The BNP Game Plan - NOT their policies

Discussion in 'Current Affairs, News and Analysis' started by smallbore, Jun 12, 2009.

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  1. I am not sure if the mods will allow this comment, since they said;

    "The best advice that ARRSE can offer is that, if you want to discuss BNP policies, **** off to a BNP site to do it. "

    I only wish to discuss Employment Law and Equal Opportunities.

    But what I want to discuss is not their POLICIES but their METHODS and a warning to Employers/Unions.

    So I wish to open a discussion about how a legally recognised political party can use the law to defend those who put forward their views.

    (Their views. My own views are irrelevant to this discussion of their METHODS) Forgive the caps - just emphasising a point.

    Now to my points;
    1. The BNP states that membership is limited to those of a certain race. (See their web site for proof).

    2. An employer might sack an employee for being a member of the BNP.

    3. Because membership of the BNP is decided by race then to sack an employee simply because he is a member of the BNP is racial discrimination.

    4. Racial discrimination pays big bucks in Employment Tribunals.

    This neither a troll nor looking for NAFFI Bar type answers - any better qualified legal minds care to comment ?

    The plan must be that ;anyone who tries to "silence" them or oppose them is racist .
  2. I really do not understand what you are asking here - how many beers you had?
  3. I am suggesting;

    The way they have positioned themselves means that (in law) if you "discriminate" against them because you do not like them, then you are a racist.

    And thus liable to the sanctions that the law holds against other racists.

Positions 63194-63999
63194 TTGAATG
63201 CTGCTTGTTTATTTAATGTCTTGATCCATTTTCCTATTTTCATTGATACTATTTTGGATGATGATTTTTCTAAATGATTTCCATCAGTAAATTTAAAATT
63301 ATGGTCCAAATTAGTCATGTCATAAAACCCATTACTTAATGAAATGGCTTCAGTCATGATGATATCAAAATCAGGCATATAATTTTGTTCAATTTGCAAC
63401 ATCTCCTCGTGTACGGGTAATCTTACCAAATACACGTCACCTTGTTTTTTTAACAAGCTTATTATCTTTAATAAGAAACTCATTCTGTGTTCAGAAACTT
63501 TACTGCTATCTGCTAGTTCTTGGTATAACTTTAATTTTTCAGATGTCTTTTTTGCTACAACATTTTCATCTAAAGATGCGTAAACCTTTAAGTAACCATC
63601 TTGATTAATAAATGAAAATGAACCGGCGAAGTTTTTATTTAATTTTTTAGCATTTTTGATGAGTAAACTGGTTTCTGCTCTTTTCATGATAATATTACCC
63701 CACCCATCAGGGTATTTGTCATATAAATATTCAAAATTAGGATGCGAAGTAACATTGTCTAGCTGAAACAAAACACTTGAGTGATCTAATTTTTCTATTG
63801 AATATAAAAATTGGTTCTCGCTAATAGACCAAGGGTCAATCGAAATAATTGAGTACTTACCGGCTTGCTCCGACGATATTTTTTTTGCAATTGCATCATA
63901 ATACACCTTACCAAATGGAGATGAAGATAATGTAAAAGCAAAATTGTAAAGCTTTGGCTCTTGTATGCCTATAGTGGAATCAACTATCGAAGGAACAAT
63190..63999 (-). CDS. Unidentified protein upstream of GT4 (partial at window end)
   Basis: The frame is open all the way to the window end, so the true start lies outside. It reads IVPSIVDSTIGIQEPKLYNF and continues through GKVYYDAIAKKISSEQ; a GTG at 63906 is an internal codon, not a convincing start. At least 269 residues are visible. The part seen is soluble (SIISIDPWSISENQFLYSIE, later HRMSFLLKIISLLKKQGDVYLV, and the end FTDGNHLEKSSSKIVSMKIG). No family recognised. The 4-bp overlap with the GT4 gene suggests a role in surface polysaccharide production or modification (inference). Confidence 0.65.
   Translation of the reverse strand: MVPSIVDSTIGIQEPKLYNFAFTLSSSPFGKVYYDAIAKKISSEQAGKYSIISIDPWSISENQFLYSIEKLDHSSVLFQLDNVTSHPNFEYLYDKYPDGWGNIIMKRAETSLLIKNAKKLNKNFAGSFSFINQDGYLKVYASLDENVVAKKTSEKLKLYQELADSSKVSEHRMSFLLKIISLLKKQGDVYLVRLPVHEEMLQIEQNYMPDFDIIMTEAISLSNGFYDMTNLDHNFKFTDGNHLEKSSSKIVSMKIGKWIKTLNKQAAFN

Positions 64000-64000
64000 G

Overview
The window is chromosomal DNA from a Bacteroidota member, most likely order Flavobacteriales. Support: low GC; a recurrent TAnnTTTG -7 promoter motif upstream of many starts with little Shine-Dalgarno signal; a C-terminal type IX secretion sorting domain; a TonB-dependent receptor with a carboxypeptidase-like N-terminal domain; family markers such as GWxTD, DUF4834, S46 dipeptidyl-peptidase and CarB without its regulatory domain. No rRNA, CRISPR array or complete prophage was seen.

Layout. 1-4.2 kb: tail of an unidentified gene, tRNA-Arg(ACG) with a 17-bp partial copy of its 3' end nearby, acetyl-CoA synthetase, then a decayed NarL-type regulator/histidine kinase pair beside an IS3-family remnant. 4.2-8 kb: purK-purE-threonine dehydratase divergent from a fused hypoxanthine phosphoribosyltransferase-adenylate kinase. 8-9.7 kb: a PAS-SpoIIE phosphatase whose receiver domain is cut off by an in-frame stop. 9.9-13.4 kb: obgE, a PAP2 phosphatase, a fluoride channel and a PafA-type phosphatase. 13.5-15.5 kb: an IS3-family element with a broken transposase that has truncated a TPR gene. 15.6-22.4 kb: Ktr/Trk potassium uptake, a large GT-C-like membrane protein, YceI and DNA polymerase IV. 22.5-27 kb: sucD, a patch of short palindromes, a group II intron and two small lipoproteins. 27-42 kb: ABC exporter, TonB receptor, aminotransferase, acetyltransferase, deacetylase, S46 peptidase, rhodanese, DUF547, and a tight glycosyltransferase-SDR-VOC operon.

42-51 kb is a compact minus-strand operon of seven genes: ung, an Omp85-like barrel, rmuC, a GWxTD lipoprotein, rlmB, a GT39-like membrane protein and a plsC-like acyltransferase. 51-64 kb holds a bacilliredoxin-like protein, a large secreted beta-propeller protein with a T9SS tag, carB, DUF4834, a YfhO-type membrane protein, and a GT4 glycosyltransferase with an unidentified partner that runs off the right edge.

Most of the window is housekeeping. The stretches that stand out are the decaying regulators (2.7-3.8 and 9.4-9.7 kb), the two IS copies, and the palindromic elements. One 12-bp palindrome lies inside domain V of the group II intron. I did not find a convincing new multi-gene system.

4. maguire

    maguire LE Book Reviewer

    thats a statement, not a question.
  5. I'd say no because it not their race they are being discriminated against.
  6. MY head hurts :(
  7. I know that definitions do change with time but the word 'racist' usually refers to particular races or cultures, not politics.
  8. As I was going to St. Ives,
    I met a man with seven wives.
    Each wife had seven sacks,
    Each sack had seven cats,
    Each cat had seven kits.
    Kits, cats, sacks, and wives,
    How many were going to St. Ives?
  9. or is it 2?
  10. 1 but them women have big fook off sacks.
  11. None - I turned round and went off with the best-looking wife. ( Brave - or stupid - man by the way , seven wives - one to nag him every day of the week!).
  12. It depends on how you read the question. The usual answers are:

    None, assuming the question is how many 'kits, cats, sacks and wives' were going to St. Ives - only the writer (and possibly the man) were present and they're not part of the question.

    One, if the question refers to everything mentioned in the poem and the man (and possibly his entourage) were going from St. Ives, leaving the writer.

    Two - as above, but the writer overtakes or is overtaken by the man who has seven wives etc, etc and is also going to St. Ives - but the rest of the group isn't present (it just says that he had the wives - ie, that he was married to them - not that he had them there).

    441 - the total number of kits, cats, sacks and wives if all are present and are going to St. Ives.

    Then potentially anything up to 443, depending on how you muck about with the distinction between 'had' and 'had present' in lines 3, 4 and 5.

    Back on topic - I read of Griffin citing this exact argument in an interview in...can't remember if it was the Times or the Telegraph...during the election campaign. I'm not sure it flies and wish any such claimant joy in proving the BNP are an ethnicity rather than a political party.
  13. Discrimination against the BNP might be indirect discrimination against a race as only certain races can join the BNP.

    That said, the police seem to be getting away with discriminating against the BNP. So I don't fancy the BNP's chances taking an employer to court.
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